Thus, our Christmas trees are nothing if they don’t turn us in the direction of the lost and forsaken. Our nativity scenes are a mockery if they don’t jettison us to the edges of society where the old story of the forgotten lost and poor reenacts itself over and over.

If Christmas comes once a year – if holiness is constrained to special occasions – then the whole point of remembering this strangely paradoxical King named Jesus is moot. His anti-Kingdom – in which love replaces hate, inclusivity undoes tribalism, and cooperation and coordination dissolve conflict – goes on unrecognized. I don’t know if it’s possible to bring this radical love forth; you don’t either. But really, at this juncture, what do we have to lose by trying? And how else can we try but together?

Thus, I turn to the tree and the nativity and the gospel narrative in order to remind myself that as yet I am not Christian, but that something in me stubbornly insists that the fundamental transformation remains possible. It has nothing to do with Christmas; it has everything to do with love.

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Wanting Monasteries

For a long time I wanted a monastery.

Then I wanted one with whom to want a monastery with me.

Then I wanted one with whom to expand this want to include the various ecstasies associated with the insights one imagined would be gained in the monastery, yet are in this living mainly enacted sensually in the body and its play.

All of this was a distraction constantly elaborating itself. It was enchanting; I was enchanted. And like all of those who are enchanted, I could sometimes enchant, and bring others into and along with my dreaming.

Yet all of this was not an expansion of my living, nor a recognition of our shared foundation in love, much less a bringing forth of love. It was more in the nature of forcing enclosure on the free expression of life, which inevitably choked and strangled it, causing stagnation and frustration.

Our mental anguish and psychological struggles are not separate from our body’s ability to conserve itself and take joy in its conservation (by wanting this form of living over another – the monastery, say). The one specifies – or mirrors, perhaps – the other.

Moreover, our suffering is never personal, but involves the collective (again, through specification or, if you like, mirroring). The culture, as such, moves in us as much as we move in it. By definition, we neither thrive nor suffer alone.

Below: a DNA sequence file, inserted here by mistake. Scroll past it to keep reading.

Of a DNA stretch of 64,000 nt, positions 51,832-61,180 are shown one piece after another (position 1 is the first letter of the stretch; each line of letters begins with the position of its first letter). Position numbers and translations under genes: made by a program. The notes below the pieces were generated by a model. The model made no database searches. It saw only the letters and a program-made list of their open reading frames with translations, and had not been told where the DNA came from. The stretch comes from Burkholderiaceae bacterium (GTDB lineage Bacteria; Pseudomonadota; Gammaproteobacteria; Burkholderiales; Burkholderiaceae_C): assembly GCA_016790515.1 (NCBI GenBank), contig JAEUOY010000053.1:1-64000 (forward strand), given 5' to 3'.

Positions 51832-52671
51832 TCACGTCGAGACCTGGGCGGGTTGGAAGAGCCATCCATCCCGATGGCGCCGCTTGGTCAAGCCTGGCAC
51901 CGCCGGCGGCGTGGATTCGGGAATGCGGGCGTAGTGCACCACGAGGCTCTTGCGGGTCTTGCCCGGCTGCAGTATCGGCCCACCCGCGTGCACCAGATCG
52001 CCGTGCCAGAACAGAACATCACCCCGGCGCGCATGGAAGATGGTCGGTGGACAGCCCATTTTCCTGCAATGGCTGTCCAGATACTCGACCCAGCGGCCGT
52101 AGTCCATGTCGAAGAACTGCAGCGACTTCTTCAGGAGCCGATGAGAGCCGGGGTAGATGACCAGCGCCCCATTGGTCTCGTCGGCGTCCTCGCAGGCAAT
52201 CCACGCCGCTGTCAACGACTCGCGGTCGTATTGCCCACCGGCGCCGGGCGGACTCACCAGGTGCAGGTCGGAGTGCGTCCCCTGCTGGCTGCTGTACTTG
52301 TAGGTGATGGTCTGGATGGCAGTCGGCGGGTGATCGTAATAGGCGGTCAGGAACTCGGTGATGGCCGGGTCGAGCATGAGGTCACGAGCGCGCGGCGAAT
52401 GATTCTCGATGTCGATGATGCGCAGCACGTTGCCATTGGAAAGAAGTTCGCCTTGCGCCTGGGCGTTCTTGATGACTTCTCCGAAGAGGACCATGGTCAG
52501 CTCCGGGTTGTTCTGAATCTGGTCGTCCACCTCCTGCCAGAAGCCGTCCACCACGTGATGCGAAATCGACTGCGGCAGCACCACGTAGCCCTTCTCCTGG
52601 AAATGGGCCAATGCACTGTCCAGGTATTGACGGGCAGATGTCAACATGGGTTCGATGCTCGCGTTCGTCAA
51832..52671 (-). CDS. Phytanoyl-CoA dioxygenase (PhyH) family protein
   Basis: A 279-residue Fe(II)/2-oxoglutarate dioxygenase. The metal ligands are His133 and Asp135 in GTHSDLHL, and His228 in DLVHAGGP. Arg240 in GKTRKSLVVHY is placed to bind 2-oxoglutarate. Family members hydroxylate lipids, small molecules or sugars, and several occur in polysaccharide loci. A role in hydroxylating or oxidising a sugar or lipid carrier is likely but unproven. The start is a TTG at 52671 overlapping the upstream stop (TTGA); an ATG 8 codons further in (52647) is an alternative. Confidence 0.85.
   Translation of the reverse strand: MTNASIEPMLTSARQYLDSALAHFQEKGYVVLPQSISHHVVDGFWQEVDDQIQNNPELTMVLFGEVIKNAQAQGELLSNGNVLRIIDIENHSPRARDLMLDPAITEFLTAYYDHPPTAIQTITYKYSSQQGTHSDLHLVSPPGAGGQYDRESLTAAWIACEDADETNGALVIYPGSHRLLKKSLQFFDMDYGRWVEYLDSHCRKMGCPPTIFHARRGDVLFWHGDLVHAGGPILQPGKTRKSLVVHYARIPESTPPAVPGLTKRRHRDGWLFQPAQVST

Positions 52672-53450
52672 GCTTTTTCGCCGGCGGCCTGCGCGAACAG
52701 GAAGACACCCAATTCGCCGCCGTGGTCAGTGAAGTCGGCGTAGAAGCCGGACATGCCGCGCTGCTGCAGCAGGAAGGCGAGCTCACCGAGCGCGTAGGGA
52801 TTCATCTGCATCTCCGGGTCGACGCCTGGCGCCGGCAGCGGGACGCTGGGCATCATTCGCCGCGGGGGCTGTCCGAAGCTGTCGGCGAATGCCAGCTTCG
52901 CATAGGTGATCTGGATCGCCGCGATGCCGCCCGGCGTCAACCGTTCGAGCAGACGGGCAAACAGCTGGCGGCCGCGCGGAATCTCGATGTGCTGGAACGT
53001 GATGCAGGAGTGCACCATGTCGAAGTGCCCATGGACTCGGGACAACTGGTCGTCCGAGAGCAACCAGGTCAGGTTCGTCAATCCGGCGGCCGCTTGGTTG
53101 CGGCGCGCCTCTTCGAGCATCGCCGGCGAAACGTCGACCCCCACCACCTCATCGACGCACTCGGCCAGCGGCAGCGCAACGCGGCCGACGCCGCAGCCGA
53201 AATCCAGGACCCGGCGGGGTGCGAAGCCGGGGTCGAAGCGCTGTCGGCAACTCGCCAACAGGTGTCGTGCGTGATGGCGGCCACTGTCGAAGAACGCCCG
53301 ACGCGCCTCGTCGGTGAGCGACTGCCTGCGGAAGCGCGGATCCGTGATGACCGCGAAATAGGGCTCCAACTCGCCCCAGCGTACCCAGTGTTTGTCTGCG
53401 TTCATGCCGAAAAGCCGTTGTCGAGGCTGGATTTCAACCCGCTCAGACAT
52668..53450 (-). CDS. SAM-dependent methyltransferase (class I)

Therefore, it is imperative that we address our unhappiness, as and where it is experienced, and see if it cannot be remade into happiness, as and where it is experienced, and if it can be so remade, how it can be, and what contribution we might make to the project.

As it happens, what arises naturally is happiness and love, and yet as human beings who are capable of reflection in and through language, what also arises is division and fracture (this is the observer/observed divide, which is basically a misinterpretation of what self-reference is) so that happiness and love, while not obliterated, are blocked and obstructed, which sickens us, in our both our aloneness and our togetherness.

Attention given to the blocks, which are simply attempts to enforce and/or restrict patterns of thinking (see the previous reference to enclosures), is healing because it undoes the blocks. Through attention one sees that they cannot actually force life (through projection) into any given pattern and so gradually simply attend to the patterns that are given.

The result is ease and gratitude and inner peace, which naturally extends itself by teaching itself how to recognize and remember itself.

You could picture a flowing river: its steady flow towards the sea, the many eddies and currents rising and falling and appearing, both on its surface and deeper down where one cannot physically see (but can feel when they stand in the river).

Could you step into the river and with your hands or your mind or any other aspect of your living turn the river around? Stop it in its channel? Turn it to ice? Or to sand?

You might interrupt it in some insignificant ways. You might end this or that eddy. But you cannot stop the river on your own.

I realized that I did not need a monastery, because no monastery was given, and thus wanting a monastery was the source of considerable anguish and grief (for which, I imagined, the monastery, or the one with whom to want a monastery, or the one with whom to play at the healing one imagined was implicit in the monastery was a cure).

Once the longing for the monastery dissolved, more or less, what remained was the peace one had long projected unto the monastery and unto the one with whom the monastery might be simulated (romantically, intellectually, sexually, familially, et cetera).

What was left was the living that lives itself, outside of time, and without conditions or qualifications that would separate it from any other living. I realized that this living was itself all that was given, and that it was sufficient – it was more than sufficient.